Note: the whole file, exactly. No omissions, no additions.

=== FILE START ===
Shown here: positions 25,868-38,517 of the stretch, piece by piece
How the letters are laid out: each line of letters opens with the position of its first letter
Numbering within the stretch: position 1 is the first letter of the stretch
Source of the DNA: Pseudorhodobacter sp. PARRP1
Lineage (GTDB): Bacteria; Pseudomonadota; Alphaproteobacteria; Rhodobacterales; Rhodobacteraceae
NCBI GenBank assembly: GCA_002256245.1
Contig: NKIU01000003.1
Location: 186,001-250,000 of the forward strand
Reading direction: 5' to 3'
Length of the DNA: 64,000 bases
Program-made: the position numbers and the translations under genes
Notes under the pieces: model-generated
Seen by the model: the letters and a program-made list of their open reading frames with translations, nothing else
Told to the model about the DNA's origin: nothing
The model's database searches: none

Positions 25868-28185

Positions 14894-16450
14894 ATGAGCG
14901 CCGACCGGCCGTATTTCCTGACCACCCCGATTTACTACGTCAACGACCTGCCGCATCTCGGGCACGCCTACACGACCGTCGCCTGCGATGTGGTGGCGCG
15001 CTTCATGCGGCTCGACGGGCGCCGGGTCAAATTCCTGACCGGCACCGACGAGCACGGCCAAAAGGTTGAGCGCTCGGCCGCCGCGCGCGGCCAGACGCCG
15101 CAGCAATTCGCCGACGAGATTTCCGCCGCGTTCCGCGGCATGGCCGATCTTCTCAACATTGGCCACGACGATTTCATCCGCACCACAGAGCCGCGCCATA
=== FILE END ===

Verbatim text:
Shown here: positions 25,868-38,517 of the stretch, piece by piece
How the letters are laid out: each line of letters opens with the position of its first letter
Numbering within the stretch: position 1 is the first letter of the stretch
Source of the DNA: Pseudorhodobacter sp. PARRP1
Lineage (GTDB): Bacteria; Pseudomonadota; Alphaproteobacteria; Rhodobacterales; Rhodobacteraceae
NCBI GenBank assembly: GCA_002256245.1
Contig: NKIU01000003.1
Location: 186,001-250,000 of the forward strand
Reading direction: 5' to 3'
Length of the DNA: 64,000 bases
Program-made: the position numbers and the translations under genes
Notes under the pieces: model-generated
Seen by the model: the letters and a program-made list of their open reading frames with translations, nothing else
Told to the model about the DNA's origin: nothing
The model's database searches: none

Positions 25868-28185

Positions 14894-16450
14894 ATGAGCG
14901 CCGACCGGCCGTATTTCCTGACCACCCCGATTTACTACGTCAACGACCTGCCGCATCTCGGGCACGCCTACACGACCGTCGCCTGCGATGTGGTGGCGCG
15001 CTTCATGCGGCTCGACGGGCGCCGGGTCAAATTCCTGACCGGCACCGACGAGCACGGCCAAAAGGTTGAGCGCTCGGCCGCCGCGCGCGGCCAGACGCCG
15101 CAGCAATTCGCCGACGAGATTTCCGCCGCGTTCCGCGGCATGGCCGATCTTCTCAACATTGGCCACGACGATTTCATCCGCACCACAGAGCCGCGCCATA